Fraser’s light danced back and forth as they moved closer to the center of the ringed maze. “What are we supposed to get from here, Leith? You’ve never mentioned anything yet.”

     “No idea. I’ll know when I see it. Paisley, tell us more about this island. Is it an island, really?” Leith talked as they walked on.

     “This place has so much history. I don’t know where to begin, so I’ll just pick something and tell you what I know. They say it has the oldest Christian church in England. It used to be an island. The sea encircled the place right up to the bottom of this hill, but as time went on, it receded. All that’s left is this lake. It used to be called the Island of Glass. It was supposedly enchanted, hence the fairies.”

     “We had some problems with fairies and goblins when we were at Fortingall. I was in the school library reading up on it and one of the books said they brought a sapling from that yew and planted it here at the abbey,” Leith said.

     “I’ve never seen a fairy before. It’s all just legend,” Paisley said.

     “So is Atlantis, but we know it’s real.” Sandy walked ahead of them.

     Once they reached the center of the maze, they sat for a while. A half moon lit the sky above. “What a clear night.”

     “I feel like telling a scary story,” Fraser said.

     “No! It’s scary enough just being here,” Leith said. “I don’t want to frighten anyone.”

     “Let me finish telling you the legend. Maybe it will help Leith figure out what he needs to bring back. I think the coolest legend about Glastonbury is the story of Joseph of Arimathea,” Paisley said.

     “Who is that?” Duncan scooted closer to Paisley.

     “Joseph of Arimathea was Jesus’ great uncle. In the Bible it talks about Jesus when he was little and then it never says anything else about him until he was in his early thirties. The legend says that he traveled a lot with his uncle. They came here. Joseph had a staff, which was cut from a white hawthorn bush. After he arrived and rested, he stuck the staff in the ground. It sprouted roots and turned into a thorn bush. It’s called the Glastonbury Thorn. It blooms only on Christmas Eve, or so I’ve heard. It might bloom in spring too. The flowers are white and smell pretty,” Paisley said. “It was on that exact spot that they built the first Christian church.”

     “Is that really true? Where is the tree? I would love to see it,” Duncan said.

     “We’ll look when it’s lighter. I know that the original bush is dead, but they had several cuttings from it and they’ve kept them alive. They say that Joseph and Jesus, who were carpenters, built Glastonbury’s first wattle. Before you ask, a wattle is like a bunch of poles bound together with tree branches. It’s a crude building. They cover it with mud.”

     All ears were glued to Paisley’s words. “This place is sacred. Maybe we need to take one of the thorns back with us.” Leith gulped, his throat dry.

     “I’m not sure about that. It’s a sacred tree to many. You probably can’t get near it.” Duncan thought back to the yew of Fortingall.

     “What else do you know about Glastonbury, Paisley?” Sandy smiled at her.

     “You should all know the story of the Last Supper. Jesus and his disciples gathered in a room and he taught them things. Part of the legend is that the Holy Grail was used at the Last Supper. It was also used to catch Jesus’ blood when he was crucified. I hope you’ve paid attention in church to all this,” Paisley said. “Joseph of Arimathea buried Jesus in his private tomb. Legend says Joseph took the Holy Grail and brought it here, burying it below the Tor. A spring known as Chalice Well, bubbled from the ground at that spot. They say if you drink from it you can have eternal youth.”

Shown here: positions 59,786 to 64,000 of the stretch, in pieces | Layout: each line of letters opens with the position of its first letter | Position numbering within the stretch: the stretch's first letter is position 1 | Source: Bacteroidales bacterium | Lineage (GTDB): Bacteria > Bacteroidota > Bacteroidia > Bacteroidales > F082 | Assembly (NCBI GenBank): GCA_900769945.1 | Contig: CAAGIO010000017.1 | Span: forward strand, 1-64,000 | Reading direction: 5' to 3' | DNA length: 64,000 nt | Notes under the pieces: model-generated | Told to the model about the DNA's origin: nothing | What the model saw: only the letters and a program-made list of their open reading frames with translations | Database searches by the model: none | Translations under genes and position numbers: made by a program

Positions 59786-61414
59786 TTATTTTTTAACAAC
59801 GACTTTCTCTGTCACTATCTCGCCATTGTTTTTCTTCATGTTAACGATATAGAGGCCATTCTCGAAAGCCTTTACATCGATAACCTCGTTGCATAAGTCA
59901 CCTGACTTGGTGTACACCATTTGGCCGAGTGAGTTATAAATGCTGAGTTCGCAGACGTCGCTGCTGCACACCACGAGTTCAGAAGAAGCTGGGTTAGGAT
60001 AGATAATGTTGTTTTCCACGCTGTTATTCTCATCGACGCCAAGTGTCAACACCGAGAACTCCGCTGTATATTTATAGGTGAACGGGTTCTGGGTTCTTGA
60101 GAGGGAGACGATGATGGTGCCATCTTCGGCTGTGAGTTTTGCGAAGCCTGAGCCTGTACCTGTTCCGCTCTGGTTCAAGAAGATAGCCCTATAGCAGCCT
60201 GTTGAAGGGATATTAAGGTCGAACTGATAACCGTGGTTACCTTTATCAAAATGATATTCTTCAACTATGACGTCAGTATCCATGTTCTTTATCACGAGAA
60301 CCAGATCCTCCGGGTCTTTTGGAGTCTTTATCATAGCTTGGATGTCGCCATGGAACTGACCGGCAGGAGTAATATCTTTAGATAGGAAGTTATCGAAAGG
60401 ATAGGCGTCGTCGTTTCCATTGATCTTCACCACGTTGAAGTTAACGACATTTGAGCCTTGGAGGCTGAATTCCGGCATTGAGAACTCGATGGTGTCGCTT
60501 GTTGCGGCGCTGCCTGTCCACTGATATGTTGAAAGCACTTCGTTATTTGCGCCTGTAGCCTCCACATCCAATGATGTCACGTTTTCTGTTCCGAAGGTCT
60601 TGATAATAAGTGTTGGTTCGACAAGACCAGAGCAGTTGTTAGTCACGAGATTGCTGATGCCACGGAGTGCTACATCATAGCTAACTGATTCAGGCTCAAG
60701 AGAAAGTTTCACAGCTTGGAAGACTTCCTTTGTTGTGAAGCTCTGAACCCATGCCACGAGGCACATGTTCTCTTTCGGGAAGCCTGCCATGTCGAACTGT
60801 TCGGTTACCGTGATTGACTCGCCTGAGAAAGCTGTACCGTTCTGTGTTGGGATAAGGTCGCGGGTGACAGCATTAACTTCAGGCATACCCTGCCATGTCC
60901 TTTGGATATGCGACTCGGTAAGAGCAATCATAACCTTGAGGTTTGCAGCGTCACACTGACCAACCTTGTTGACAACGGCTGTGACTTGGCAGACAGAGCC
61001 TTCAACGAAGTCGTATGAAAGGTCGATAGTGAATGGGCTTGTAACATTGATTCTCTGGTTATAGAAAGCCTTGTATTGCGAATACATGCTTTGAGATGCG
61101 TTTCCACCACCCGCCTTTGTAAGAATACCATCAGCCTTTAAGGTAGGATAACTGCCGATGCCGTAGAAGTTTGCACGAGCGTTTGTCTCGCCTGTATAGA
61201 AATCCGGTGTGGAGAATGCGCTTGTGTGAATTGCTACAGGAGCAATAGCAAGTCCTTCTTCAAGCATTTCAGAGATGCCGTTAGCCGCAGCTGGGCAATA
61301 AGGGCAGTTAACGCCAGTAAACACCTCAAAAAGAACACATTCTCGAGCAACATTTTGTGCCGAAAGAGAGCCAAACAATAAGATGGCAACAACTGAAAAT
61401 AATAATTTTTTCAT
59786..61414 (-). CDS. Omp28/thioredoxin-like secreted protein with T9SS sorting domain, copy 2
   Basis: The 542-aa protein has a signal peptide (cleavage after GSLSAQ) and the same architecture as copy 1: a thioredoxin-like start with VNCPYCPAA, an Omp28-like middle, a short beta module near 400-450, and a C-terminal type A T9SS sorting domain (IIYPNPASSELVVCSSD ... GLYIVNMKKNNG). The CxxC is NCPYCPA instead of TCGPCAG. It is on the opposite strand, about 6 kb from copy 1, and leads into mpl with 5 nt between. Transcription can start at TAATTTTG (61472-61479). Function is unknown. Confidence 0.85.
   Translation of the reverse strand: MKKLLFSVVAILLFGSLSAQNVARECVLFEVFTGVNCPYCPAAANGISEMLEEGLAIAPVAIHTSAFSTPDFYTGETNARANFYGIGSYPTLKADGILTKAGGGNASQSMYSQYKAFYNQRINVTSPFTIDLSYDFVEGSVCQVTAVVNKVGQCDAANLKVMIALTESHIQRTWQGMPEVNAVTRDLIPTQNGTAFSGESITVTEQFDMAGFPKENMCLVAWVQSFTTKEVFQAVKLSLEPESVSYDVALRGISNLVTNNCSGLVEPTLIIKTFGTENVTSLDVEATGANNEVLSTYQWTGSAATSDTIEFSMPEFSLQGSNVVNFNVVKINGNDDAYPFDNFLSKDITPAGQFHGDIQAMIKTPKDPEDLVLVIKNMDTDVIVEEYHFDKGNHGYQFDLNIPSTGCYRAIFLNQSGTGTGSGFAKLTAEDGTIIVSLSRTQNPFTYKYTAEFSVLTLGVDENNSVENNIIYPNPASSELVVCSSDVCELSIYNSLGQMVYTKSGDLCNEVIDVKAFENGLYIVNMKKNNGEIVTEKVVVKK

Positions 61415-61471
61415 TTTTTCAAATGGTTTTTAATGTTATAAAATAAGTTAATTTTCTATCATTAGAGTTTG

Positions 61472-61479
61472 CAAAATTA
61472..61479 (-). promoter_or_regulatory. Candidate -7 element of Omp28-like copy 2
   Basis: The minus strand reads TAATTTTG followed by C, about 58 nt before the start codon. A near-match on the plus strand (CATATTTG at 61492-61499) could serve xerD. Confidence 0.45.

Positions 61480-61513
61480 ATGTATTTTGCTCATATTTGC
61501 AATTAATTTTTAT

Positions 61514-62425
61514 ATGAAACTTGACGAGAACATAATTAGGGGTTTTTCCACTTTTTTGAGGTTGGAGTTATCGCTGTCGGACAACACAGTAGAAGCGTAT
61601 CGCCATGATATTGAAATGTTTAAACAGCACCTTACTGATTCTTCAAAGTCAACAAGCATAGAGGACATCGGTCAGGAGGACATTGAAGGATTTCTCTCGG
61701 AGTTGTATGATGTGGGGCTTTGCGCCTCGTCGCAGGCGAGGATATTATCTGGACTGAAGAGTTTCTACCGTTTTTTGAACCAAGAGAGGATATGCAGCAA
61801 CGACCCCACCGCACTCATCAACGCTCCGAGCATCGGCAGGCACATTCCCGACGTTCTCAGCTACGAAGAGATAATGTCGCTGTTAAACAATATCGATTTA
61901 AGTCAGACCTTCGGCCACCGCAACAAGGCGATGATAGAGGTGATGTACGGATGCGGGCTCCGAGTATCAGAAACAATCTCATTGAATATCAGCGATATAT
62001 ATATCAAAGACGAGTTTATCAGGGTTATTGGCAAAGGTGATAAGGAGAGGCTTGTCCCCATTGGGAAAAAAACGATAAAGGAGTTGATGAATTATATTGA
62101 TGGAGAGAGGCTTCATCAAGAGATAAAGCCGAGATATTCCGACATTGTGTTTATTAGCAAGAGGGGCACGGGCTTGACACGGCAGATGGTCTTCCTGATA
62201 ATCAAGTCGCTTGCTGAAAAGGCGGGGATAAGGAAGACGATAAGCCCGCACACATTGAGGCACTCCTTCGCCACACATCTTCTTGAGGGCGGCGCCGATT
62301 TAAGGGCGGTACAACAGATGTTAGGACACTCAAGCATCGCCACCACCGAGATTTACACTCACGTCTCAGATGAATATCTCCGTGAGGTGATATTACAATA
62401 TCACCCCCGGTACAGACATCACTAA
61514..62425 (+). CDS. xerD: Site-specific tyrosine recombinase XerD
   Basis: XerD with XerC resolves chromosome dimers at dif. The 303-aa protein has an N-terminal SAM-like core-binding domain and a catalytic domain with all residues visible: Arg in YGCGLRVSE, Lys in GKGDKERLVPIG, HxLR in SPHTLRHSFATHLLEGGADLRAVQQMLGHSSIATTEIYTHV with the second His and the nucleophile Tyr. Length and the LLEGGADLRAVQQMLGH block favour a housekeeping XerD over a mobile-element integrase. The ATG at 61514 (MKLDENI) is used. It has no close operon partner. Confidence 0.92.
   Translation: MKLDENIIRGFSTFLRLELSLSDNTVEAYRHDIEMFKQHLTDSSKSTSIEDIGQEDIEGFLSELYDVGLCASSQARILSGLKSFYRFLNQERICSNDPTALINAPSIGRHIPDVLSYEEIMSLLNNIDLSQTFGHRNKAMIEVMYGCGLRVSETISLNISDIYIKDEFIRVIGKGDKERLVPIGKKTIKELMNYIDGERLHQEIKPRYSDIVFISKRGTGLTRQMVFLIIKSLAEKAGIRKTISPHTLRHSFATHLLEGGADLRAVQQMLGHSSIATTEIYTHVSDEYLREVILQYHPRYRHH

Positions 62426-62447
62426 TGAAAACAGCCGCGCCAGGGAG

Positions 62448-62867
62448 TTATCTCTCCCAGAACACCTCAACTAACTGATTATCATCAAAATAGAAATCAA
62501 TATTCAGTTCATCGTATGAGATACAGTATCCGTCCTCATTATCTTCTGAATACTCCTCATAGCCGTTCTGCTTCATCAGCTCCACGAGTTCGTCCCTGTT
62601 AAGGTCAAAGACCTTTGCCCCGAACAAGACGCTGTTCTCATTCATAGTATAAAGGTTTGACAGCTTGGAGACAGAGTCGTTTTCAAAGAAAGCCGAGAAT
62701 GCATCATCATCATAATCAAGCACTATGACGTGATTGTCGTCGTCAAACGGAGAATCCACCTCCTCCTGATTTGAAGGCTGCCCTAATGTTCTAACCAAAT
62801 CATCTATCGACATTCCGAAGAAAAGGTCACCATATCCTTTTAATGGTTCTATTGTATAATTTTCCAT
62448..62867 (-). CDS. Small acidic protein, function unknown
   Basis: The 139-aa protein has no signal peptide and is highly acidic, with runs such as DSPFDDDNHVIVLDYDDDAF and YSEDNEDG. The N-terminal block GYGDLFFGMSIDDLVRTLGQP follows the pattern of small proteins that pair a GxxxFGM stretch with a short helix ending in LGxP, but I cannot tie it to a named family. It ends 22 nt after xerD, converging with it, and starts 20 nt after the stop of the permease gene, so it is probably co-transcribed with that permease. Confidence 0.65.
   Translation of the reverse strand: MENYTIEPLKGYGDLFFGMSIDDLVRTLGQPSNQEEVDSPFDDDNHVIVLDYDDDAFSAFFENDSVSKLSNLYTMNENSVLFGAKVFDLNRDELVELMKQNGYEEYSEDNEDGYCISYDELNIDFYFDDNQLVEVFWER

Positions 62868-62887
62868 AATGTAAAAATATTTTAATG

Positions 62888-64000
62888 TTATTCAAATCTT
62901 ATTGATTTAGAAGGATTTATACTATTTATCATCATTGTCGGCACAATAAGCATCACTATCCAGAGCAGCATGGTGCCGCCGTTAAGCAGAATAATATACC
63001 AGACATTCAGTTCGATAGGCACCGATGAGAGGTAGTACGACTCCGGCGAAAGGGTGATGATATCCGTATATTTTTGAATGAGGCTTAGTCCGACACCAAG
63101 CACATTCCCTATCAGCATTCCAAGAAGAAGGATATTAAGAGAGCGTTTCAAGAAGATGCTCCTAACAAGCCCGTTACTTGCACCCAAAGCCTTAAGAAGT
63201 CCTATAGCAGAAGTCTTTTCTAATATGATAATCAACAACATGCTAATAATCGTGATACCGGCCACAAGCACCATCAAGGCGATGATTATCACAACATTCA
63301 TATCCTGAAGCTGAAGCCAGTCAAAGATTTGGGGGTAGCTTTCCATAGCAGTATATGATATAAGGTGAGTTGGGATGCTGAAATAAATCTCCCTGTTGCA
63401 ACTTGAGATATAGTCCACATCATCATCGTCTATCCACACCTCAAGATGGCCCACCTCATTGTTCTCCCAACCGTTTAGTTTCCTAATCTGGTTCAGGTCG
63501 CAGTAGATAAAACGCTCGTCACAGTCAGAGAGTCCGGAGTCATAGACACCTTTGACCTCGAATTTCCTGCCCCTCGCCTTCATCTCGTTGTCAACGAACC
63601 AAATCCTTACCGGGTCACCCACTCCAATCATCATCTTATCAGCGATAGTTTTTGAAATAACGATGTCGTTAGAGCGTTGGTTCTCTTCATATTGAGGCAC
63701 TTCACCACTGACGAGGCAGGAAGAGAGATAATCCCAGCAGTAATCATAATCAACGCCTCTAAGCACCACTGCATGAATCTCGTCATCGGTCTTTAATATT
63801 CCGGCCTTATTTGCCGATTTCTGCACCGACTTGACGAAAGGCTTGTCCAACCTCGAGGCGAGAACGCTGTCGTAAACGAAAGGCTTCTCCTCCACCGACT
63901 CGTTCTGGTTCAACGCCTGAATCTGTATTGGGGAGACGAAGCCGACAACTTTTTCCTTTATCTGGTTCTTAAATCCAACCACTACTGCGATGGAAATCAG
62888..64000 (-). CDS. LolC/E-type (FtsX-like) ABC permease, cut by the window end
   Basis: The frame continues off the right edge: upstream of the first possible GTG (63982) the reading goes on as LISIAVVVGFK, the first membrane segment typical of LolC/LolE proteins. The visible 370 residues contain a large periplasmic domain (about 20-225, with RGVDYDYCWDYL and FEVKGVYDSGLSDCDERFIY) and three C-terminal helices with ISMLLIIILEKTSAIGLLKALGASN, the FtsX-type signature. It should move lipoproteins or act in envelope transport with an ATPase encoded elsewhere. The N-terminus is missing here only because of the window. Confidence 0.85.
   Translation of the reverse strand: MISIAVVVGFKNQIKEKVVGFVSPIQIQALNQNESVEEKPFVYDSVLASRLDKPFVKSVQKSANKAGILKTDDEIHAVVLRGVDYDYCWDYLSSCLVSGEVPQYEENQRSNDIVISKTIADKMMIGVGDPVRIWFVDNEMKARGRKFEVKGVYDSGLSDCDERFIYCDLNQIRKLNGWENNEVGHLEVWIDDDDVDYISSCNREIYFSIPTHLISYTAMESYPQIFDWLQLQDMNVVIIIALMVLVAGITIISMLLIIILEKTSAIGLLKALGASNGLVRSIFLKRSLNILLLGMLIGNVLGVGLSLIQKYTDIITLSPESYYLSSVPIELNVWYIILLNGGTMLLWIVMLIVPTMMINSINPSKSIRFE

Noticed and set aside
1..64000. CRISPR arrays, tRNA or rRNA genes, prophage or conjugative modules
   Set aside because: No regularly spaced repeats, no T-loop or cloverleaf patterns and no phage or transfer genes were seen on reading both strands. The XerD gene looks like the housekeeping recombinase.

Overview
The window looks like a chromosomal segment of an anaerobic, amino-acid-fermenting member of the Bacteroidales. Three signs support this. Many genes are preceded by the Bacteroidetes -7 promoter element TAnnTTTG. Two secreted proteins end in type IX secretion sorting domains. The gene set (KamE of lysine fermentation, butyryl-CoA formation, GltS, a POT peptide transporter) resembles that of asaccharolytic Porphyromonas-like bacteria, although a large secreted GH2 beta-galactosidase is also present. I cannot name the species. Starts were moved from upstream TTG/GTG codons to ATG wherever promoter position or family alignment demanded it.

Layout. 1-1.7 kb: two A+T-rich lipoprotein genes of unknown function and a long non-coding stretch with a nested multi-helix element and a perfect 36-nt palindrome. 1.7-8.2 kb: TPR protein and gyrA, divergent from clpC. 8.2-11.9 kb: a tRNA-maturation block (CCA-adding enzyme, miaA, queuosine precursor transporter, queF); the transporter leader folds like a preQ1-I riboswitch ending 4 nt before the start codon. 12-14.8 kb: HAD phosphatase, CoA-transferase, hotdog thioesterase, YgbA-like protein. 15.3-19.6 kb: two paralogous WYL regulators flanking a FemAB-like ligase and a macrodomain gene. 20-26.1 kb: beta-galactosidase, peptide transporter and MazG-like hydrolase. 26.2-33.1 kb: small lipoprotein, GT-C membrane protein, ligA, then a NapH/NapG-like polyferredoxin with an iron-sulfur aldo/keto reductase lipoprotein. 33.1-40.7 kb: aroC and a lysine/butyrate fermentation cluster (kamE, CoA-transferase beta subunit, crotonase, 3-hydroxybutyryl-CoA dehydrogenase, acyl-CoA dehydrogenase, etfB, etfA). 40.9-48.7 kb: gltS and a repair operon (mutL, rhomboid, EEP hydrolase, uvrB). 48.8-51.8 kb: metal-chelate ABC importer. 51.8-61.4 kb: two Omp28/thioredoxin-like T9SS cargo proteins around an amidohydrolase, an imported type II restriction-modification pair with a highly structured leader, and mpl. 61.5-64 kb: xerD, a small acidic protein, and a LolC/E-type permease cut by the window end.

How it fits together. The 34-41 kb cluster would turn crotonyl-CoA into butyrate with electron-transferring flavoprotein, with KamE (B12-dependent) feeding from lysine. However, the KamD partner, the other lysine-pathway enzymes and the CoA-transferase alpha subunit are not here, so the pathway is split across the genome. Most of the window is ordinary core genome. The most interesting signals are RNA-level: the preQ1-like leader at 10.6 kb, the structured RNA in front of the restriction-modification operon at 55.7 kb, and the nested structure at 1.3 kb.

“Is it still here, Paisley?” Murray’s eyes bulged with excitement.

     “Yes. It’s in a nice little garden area. The water is red, representing Christ’s blood,” Paisley said.

     “Maybe that’s what you should take, Leith. Fill up a wee bottle with some of that water. Does it work? Does it make people young?” Murray chuckled.

     “I don’t think so. It’s just a legend; a story. But it is an interesting thing to see. I love coming here with my mum. It’s so peaceful and tranquil.” Paisley sighed.

     “What else?” Sandy glanced at his watch. “We’ve killed a bit of time. Tell us some more of the story.”

     Paisley cleared her throat. “Glastonbury is also associated with King Arthur; you know him, the guy with the Knights of the Round Table. He was raised by Merlin, who was a wizard. Arthur is the one who pulled the sword, Excalibur, out of the stone. He’s the only one who could do it, and he was just a boy. He was buried here. Rumor had it that he was buried deep in the ground. Centuries later some people dug down looking for his grave and found a headstone that said ‘Here lies buried the renowned King Arthur in the Isle of Avalon’. They also found some other bones and hair and those supposedly belonged to Guinevere. They put the bones in two caskets and took them to the abbey. Someone stole them and they’ve never been found. There’s a post marking the spot where he was buried. We can see that too, if you’d like. Another legend says that a ghost haunts the ruins of the abbey. He’s a black-armored knight and his eyes glow red.”

     “Is that it? I’m sure we can find something to take back,” Fraser said. “Phooey on the ghost!”

     “That’s not all. There are other things. I didn’t pay much attention to any of them until I met you lads. They say that some of the people who escaped from Atlantis came here to live. There’s your Atlantean connection. There are a few others. The Sumerians made a landscape zodiac here with lions and that sort of thing. They came here from Iraq. I forgot to tell you the maze is Cretan, from the island of Crete. Some people call Glastonbury the heart chakra of the planet.”

     “That’s all a great help. I think maybe the water from the springs might be the best thing, unless we can manage a thorn,” Leith said. “We should head back. We’ve still got to find our way out of this maze.”

     “No problem. We go back the way we came. They made it so nobody can get lost.” Paisley rocked her head back and forth with a smile.

     “Can’t we just stay here for a while? I’m dead tired,” Murray said.

     “Me too,” Duncan added.

     “All right. Curl up and find a comfortable spot. At least we’re protected from the wind.” Leith yawned.

      Within a few minutes all six of them were sound asleep.